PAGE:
Intense is a word that has been used to describe various aspects of the 2016 Presidential Campaign. I concur. This campaign season has been intensely racist, intensely misogynistic, intensely xenophobic, intensely offensive and intensely unapologetic. All these descriptors lead one to ask from what psychopathic dark hole did Donald Trump crawl in order to attempt to slouch his way to the White House? This “Trojan Horse” came in through a reality t.v. show named the Apprentice and various t.v. and radio appearances. Many different people knew various aspects of Donald Trump. His most troubling sides periodically emerged with the Central Park Five case in New York City and his leading the Birther Movement against President Obama. Both of these story lines have emerged again during the 2016 campaign. When the Central Park Five case first broke, Donald Trump took out a full page newspaper ad calling from the death penalty of the five accused disregarding their ages. The five boys were later exonerated after spending years in prison. New York City awarded a forty one million dollar settlement to be divide among the five wrongfully imprisoned men. Donald Trump only doubled down on still calling the five guilty. As it pertains to the Birther issue, Donald Trump tried to blame everything on Hillary Clinton’s 2008 presidential campaign. Trump says that he did President Obama a favor by putting the issue to rest by getting the President to show his birth certificate. He has never apologized for his behavior. More than likely, he will never apologize.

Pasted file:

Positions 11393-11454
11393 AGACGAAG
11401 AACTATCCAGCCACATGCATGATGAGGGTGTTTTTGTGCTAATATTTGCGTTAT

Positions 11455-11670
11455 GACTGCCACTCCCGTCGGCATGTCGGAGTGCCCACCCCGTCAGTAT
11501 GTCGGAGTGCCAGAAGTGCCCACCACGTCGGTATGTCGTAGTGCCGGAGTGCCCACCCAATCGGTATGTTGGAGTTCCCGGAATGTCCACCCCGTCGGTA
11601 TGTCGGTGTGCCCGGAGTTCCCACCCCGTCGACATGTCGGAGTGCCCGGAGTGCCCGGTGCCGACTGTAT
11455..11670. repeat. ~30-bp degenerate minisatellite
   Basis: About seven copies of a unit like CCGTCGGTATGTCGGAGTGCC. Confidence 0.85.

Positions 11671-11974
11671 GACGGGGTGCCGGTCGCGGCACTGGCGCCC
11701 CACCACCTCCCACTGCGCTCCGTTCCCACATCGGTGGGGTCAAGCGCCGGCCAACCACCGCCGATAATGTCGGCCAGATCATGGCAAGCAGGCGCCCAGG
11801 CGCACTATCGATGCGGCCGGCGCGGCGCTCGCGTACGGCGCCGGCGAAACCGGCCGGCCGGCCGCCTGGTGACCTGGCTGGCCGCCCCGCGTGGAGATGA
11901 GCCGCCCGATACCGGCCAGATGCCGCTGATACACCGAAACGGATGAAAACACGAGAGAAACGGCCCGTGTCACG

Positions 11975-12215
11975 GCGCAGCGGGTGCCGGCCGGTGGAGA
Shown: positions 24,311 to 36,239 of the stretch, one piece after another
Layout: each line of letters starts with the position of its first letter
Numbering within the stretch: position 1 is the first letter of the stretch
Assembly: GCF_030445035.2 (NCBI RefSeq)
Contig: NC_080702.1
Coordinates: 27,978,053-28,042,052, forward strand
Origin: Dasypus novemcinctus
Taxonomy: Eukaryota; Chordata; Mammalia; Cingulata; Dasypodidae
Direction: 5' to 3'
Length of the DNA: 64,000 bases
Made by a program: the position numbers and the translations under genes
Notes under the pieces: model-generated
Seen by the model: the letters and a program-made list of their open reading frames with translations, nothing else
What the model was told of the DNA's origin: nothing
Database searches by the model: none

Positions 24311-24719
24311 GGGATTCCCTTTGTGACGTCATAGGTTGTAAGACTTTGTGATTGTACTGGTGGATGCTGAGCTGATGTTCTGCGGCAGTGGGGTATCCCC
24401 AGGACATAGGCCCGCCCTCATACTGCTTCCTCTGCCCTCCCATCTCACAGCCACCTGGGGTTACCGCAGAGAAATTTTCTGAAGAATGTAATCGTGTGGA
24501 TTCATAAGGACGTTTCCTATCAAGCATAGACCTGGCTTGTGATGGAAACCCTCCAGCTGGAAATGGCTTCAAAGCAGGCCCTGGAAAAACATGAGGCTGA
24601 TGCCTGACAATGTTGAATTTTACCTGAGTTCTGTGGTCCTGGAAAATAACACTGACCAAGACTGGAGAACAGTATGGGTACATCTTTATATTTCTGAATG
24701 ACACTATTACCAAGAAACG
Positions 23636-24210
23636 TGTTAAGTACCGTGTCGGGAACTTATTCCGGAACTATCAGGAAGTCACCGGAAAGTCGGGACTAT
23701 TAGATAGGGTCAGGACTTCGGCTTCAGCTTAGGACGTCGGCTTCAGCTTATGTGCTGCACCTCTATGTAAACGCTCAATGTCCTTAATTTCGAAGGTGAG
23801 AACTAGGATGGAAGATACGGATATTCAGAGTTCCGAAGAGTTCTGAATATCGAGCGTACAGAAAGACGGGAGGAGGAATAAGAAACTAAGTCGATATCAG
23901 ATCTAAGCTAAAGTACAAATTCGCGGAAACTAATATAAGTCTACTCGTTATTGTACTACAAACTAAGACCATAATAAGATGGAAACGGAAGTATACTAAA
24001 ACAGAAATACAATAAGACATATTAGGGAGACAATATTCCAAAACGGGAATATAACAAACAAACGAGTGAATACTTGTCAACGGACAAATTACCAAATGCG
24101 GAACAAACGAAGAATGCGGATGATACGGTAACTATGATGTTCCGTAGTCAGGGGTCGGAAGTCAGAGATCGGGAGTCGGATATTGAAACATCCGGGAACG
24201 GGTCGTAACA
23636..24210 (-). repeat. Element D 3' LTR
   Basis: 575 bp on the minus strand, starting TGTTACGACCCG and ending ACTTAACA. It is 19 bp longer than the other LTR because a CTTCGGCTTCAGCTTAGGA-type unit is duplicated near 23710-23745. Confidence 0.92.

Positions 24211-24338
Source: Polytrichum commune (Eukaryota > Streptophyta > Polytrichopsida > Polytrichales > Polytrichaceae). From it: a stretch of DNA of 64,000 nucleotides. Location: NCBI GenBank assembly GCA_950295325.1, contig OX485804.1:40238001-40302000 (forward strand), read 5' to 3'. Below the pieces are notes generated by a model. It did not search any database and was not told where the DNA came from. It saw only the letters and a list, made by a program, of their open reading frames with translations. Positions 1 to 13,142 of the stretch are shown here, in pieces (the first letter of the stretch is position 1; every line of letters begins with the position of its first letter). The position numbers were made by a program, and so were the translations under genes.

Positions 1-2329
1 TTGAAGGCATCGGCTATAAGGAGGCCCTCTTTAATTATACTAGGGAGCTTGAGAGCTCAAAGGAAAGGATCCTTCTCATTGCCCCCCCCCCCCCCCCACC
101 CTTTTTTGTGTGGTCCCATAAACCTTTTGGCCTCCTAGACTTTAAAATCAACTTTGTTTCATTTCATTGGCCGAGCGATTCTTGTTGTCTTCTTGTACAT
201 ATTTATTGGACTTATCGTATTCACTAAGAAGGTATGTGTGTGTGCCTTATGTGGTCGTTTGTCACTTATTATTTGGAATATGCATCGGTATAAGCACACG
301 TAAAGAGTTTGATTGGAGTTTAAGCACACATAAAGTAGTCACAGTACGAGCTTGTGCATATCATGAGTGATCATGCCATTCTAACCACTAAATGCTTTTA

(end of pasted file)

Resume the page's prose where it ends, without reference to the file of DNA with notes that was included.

Jim Jones was the leader the Peoples Temple which began in Indiana before moving to California and ultimately to Guyana. It was in Guyana where Jim Jones and many of his followers came to a tragic end with a mass suicide. Jimmy Swaggart was a southern evangelist who rose to prominence via his music and television ministry. When he was caught soliciting prostitutes twice, his ministry began to crumble. David Koresh was the leader of a religious cult in Waco, Texas known as the Branch Davidians. Koresh had set himself up as the divine ruler of this group which came to a fiery end when there compound burned in the aftermath of an FBI raid. I mentioned all of these individuals not because I believe that a disastrous end will befall Trump and his supporters, but because the rhetorical overkill of Donald Trump reminds me of Jones, Swaggart, and Koresh. Moreover, the fervency with which Trump’s followers hang on to his every word while dismissing all criticism of Donald Trump is very similar to the followers of the men listed above. For example, even though Swaggart was a man of the cloth caught twice for soliciting prostitutes he still had a following. Swaggart still maintained his television ministry. Yet, in the wake of the scandals the audience was noticeably thinner. Such parallels would not be made if Trumps rhetoric was not otherworldly. All the scientific polls indicate that Trump lost the second debate. Yet, win addressing a rally, Trumps begins his talk by stating that all the polls say he won the debate by a landslide. He also insists that he is doing very well in the polls measuring the election. However, polls indicate that he losing ground. Such an alternative worldview is very difficult to defend against given the fact that lies are made up on the spot and presented as infallible truth.